|Zi-Comm Gauntlet with|
Shield Liger Action Figure
|Because Hasbro can't learn from their own mistakes, they revisited the "giant $15 accessory to activate features on $7 toy" concept with the Zi-Comm Gauntlet. The idea of a glove that kids can wear to get added features out of their toys is not necessarily a bad one, although the benefits of this toy don't seem to add much to the toys you already have. Worth it on clearance or for the gold Shield Liger, but otherwise just another piece of toy history.|
One of the final Zoids items from the current range is this Zi-Comm Gauntlet with Shield Liger Action Figure. It's a glove with metal fingers that if you place on the proper places on the large weapon on a Zi-Comm compatible toy, and it has a couple of built in sounds. Seriously, like two. The end result, like the Star Wars Comm-Tech Reader from 1999, is an overblown unnecessary extra, but since it's part of a dead toy line and received limited distribution, we find it amazingly interesting.
This set includes one figure, one pilot, one gauntlet, one weapons pack, and two projectiles.
The centerpiece of this set is a gizmo you stick on your hand that performs few functions, like lighting up and making sounds. It takes three batteries, has three places to plug in Z-Builders pieces or Zi-Comm Units, and can barely fit on an adult hand. If it did properly fit my hand, I'd be worried, as this is a toy obviously aimed at boys aged four through eleven.
The name "gauntlet" is a little misleading, as it brings to mind a big heavy glove or an old arcade game. This is sort of a wristband with batteries and two thimbles. The design is odd, as it doesn't match Zoids toys all that much nor does it really bring to mind visions of a child's toy. Actually, it was commented that this looked more like an adult toy. If it vibrated, I'd tend to agree.
Basically, you wear this monstrosity around and can use it to either make sounds on its own, or activate a noise in the Zi-Comm Unit. We have two such units and so far have heard two unique sounds, and none of the electronic sounds manage to impress. The yellow button activates a gunfire sound, while the green activates a sort of roaring sound which could be either a battle cry or a revving engine. The red button is merely decorative even though it can be pushed inward. It just doesn't do anything.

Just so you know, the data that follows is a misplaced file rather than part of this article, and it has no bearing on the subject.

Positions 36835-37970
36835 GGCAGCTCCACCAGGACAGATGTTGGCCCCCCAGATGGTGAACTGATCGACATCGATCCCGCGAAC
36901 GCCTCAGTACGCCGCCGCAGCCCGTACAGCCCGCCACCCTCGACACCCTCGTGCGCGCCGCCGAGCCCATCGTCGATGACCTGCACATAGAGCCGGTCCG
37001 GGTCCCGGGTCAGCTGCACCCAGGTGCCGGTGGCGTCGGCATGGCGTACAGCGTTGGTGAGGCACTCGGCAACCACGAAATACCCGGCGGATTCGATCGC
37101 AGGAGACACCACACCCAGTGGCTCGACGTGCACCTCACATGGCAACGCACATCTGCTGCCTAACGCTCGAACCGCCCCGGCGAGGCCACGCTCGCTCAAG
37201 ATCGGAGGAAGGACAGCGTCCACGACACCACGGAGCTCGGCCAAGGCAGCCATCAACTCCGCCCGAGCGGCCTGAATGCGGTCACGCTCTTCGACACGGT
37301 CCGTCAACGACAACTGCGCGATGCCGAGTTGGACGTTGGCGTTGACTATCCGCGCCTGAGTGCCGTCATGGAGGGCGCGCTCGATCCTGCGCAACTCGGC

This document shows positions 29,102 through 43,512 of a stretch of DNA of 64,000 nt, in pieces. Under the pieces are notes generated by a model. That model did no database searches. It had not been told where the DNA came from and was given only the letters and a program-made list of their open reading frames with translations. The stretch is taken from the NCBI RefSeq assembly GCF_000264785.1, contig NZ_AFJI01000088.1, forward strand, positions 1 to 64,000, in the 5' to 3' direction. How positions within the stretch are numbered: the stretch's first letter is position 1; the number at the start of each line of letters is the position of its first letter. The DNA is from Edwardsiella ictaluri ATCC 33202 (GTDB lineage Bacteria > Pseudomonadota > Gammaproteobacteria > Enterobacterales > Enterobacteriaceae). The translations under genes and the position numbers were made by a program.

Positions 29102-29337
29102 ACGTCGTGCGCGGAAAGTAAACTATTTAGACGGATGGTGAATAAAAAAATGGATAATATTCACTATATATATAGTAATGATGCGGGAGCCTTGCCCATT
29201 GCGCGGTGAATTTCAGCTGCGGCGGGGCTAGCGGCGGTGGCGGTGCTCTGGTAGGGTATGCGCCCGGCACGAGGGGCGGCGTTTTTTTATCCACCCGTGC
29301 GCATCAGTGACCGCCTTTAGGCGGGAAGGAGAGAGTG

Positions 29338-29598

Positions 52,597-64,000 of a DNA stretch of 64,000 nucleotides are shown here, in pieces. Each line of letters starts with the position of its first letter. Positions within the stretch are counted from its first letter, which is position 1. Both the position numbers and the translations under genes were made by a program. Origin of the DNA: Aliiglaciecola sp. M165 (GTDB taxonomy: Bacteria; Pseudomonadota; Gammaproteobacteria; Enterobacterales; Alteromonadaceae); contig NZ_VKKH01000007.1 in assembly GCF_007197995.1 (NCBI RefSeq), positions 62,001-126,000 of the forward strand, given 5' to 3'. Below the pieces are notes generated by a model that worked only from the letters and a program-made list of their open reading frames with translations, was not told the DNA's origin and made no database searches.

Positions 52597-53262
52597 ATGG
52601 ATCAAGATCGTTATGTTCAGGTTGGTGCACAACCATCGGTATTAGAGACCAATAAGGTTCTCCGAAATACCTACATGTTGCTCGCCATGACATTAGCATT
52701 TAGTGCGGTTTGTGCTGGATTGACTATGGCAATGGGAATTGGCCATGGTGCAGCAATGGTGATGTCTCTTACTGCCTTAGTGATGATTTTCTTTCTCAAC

The index finger and thumb slide into a grey thimble of sorts, and the metal contacts plug into specific corresponding metal pins on the toy. The reward for performing this activity is a sound effect.
The three holes near the wrist allow you to plug in Z-Builders/Blox and Zi-Comm Units to them, which, I suppose, is a good thing. Why you want to add a construction element to a role-playing toy is beyond my comprehension. Still, kids might find some use for it, but it seems that some other use could be found for the space on the back of the gauntlet.
It's a big electronic gimmicky thing with a single red LED. It certainly doesn't impress in terms of technology or aesthetics, but it's possible that kids with enough toys so that they could play with this might enjoy it. Possible, but not likely, as all of these came out near the point in the toy line's run where things were being dumped on clearance.
This is a repaint of a previously released toy, and it is not known to us if the color scheme is meant to represent a specific variant of the Zoid as appearing on a cartoon, comic, or video game.
The sculpting is good, but not great. A large gap in the front of the head looks bad, mostly because a little bit of paint could have done a great job of hiding it. The gap isn't there to improve the canopy's ability to open, so one has to wonder why it looks like this. Aside from that, it's fairly true to the model kit in terms of vents, bolts, and other little tidbits.
There isn't much in the way of articulation on this figure, but there's more than you might expect. Jointed at the legs, tail, jaw, and tail gun, you can get some decent poses out of this toy. You can't get too many, though, because two of the legs are tied to a button on the back that activates a sort of running action. It's acceptable given what the toy is supposed to be, though, and that's a low-cost alternative for youngsters who don't want a big, complicated, fragile Shield Liger model kit.